Tags

Type your tag names separated by a space and hit enter

Surface-associated proteins of wheat starch granules: suitability of wheat starch for celiac patients.
J Agric Food Chem. 2008 Nov 12; 56(21):10292-302.JA

Abstract

Wheat starch is used to make baked products for celiac patients in several European countries but is avoided in the United States because of uncertainty about the amounts of associated grain storage (gluten) proteins. People with celiac disease (CD) must avoid wheat, rye, and barley proteins and products that contain them. These proteins are capable of initiating damage to the absorptive lining of the small intestine in CD patients, apparently as a consequence of undesirable interactions with the innate and adaptive immune systems. In this study, starch surface-associated proteins were extracted from four commercial wheat starches, fractionated by high-performance liquid chromatography and gel electrophoresis, and identified by tandem mass spectrometry analysis. More than 150 proteins were identified, many of which (for example, histones, purothionins, and glutenins) had not been recognized previously as starch-associated. The commercial starches were analyzed by the R-5 enzyme-linked immunosorbent assay method to estimate the amount of harmful gluten protein present. One of these starches had a low gluten content of 7 ppm and actually fell within the range proposed as a new Codex Alimentarius Standard for naturally gluten-free foods (maximum 20 ppm). This low level of gluten indicates that the starch should be especially suitable for use by celiac patients, although wheat starches with levels up to 100 ppm are deemed safe in the proposed Codex standards.

Authors+Show Affiliations

Western Regional Research Center, Agricultural Research Service, U.S. Department of Agriculture, 800 Buchanan Street, Albany, California 94710, USA. donald.kasarda@ars.usda.govNo affiliation info availableNo affiliation info availableNo affiliation info availableNo affiliation info availableNo affiliation info availableNo affiliation info available

Pub Type(s)

Journal Article
Research Support, Non-U.S. Gov't

Language

eng

PubMed ID

18837505

Citation

Kasarda, Donald D., et al. "Surface-associated Proteins of Wheat Starch Granules: Suitability of Wheat Starch for Celiac Patients." Journal of Agricultural and Food Chemistry, vol. 56, no. 21, 2008, pp. 10292-302.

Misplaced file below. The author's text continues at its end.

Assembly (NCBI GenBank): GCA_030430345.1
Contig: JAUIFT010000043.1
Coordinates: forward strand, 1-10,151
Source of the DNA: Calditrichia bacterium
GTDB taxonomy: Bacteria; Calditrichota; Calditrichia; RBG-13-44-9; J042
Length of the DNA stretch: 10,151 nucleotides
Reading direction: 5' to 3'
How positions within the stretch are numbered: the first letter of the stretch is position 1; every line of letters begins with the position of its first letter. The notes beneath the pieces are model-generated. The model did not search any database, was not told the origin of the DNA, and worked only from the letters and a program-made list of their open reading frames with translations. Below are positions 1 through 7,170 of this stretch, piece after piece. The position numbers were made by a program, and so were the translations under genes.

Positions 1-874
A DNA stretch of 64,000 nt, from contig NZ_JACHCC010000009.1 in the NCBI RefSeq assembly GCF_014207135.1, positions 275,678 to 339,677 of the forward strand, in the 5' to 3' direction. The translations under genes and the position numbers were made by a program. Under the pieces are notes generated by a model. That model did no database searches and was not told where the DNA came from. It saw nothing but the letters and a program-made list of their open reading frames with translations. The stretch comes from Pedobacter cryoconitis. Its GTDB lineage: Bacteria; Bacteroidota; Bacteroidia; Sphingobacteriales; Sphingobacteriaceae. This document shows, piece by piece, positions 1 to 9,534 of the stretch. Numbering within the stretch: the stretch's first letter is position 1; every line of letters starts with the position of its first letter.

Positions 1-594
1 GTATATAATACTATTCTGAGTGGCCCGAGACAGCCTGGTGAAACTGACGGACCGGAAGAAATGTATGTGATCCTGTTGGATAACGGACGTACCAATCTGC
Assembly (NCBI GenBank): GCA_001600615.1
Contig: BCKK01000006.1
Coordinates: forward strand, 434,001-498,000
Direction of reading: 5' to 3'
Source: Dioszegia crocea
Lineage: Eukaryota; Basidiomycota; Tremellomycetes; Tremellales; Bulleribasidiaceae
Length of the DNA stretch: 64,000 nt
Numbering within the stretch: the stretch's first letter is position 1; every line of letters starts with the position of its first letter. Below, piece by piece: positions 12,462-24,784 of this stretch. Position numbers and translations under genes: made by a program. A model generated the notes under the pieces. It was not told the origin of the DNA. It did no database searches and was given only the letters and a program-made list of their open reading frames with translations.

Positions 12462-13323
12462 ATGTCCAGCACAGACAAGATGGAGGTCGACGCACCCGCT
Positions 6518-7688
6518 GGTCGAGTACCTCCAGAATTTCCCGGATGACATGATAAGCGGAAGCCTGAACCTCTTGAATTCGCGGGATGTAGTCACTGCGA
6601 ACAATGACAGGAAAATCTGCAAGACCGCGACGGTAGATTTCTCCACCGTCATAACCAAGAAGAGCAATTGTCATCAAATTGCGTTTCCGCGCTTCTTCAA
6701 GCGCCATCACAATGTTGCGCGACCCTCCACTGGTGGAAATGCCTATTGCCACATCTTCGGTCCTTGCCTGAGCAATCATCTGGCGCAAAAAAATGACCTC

Kasarda DD, Dupont FM, Vensel WH, et al. Surface-associated proteins of wheat starch granules: suitability of wheat starch for celiac patients. J Agric Food Chem. 2008;56(21):10292-302.
Kasarda, D. D., Dupont, F. M., Vensel, W. H., Altenbach, S. B., Lopez, R., Tanaka, C. K., & Hurkman, W. J. (2008). Surface-associated proteins of wheat starch granules: suitability of wheat starch for celiac patients. Journal of Agricultural and Food Chemistry, 56(21), 10292-302. https://doi.org/10.1021/jf801575s
Kasarda DD, et al. Surface-associated Proteins of Wheat Starch Granules: Suitability of Wheat Starch for Celiac Patients. J Agric Food Chem. 2008 Nov 12;56(21):10292-302. PubMed PMID: 18837505.
* Article titles in AMA citation format should be in sentence-case
TY - JOUR T1 - Surface-associated proteins of wheat starch granules: suitability of wheat starch for celiac patients. AU - Kasarda,Donald D, AU - Dupont,Frances M, AU - Vensel,William H, AU - Altenbach,Susan B, AU - Lopez,Rocio, AU - Tanaka,Charlene K, AU - Hurkman,William J, Y1 - 2008/10/07/ PY - 2008/10/8/pubmed PY - 2009/1/1/medline PY - 2008/10/8/entrez SP - 10292 EP - 302 JF - Journal of agricultural and food chemistry JO - J. Agric. Food Chem. VL - 56 IS - 21 N2 - Wheat starch is used to make baked products for celiac patients in several European countries but is avoided in the United States because of uncertainty about the amounts of associated grain storage (gluten) proteins. People with celiac disease (CD) must avoid wheat, rye, and barley proteins and products that contain them. These proteins are capable of initiating damage to the absorptive lining of the small intestine in CD patients, apparently as a consequence of undesirable interactions with the innate and adaptive immune systems. In this study, starch surface-associated proteins were extracted from four commercial wheat starches, fractionated by high-performance liquid chromatography and gel electrophoresis, and identified by tandem mass spectrometry analysis. More than 150 proteins were identified, many of which (for example, histones, purothionins, and glutenins) had not been recognized previously as starch-associated. The commercial starches were analyzed by the R-5 enzyme-linked immunosorbent assay method to estimate the amount of harmful gluten protein present. One of these starches had a low gluten content of 7 ppm and actually fell within the range proposed as a new Codex Alimentarius Standard for naturally gluten-free foods (maximum 20 ppm). This low level of gluten indicates that the starch should be especially suitable for use by celiac patients, although wheat starches with levels up to 100 ppm are deemed safe in the proposed Codex standards. SN - 1520-5118 UR - https://www.unboundmedicine.com/medline/citation/18837505/Surface_associated_proteins_of_wheat_starch_granules:_suitability_of_wheat_starch_for_celiac_patients_ L2 - https://dx.doi.org/10.1021/jf801575s DB - PRIME DP - Unbound Medicine ER -